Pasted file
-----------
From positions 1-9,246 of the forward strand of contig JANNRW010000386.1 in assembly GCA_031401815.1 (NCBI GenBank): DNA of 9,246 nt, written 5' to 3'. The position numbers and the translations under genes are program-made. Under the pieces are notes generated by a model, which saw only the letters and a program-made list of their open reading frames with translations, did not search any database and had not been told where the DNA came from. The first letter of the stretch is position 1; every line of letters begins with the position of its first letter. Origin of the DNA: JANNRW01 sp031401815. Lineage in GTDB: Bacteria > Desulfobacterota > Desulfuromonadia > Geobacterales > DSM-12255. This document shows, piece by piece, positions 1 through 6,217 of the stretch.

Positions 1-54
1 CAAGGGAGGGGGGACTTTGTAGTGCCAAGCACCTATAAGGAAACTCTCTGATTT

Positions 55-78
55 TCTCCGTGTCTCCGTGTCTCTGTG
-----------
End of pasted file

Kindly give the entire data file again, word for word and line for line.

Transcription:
From positions 1-9,246 of the forward strand of contig JANNRW010000386.1 in assembly GCA_031401815.1 (NCBI GenBank): DNA of 9,246 nt, written 5' to 3'. The position numbers and the translations under genes are program-made. Under the pieces are notes generated by a model, which saw only the letters and a program-made list of their open reading frames with translations, did not search any database and had not been told where the DNA came from. The first letter of the stretch is position 1; every line of letters begins with the position of its first letter. Origin of the DNA: JANNRW01 sp031401815. Lineage in GTDB: Bacteria > Desulfobacterota > Desulfuromonadia > Geobacterales > DSM-12255. This document shows, piece by piece, positions 1 through 6,217 of the stretch.

Positions 1-54
1 CAAGGGAGGGGGGACTTTGTAGTGCCAAGCACCTATAAGGAAACTCTCTGATTT

Positions 55-78
55 TCTCCGTGTCTCCGTGTCTCTGTG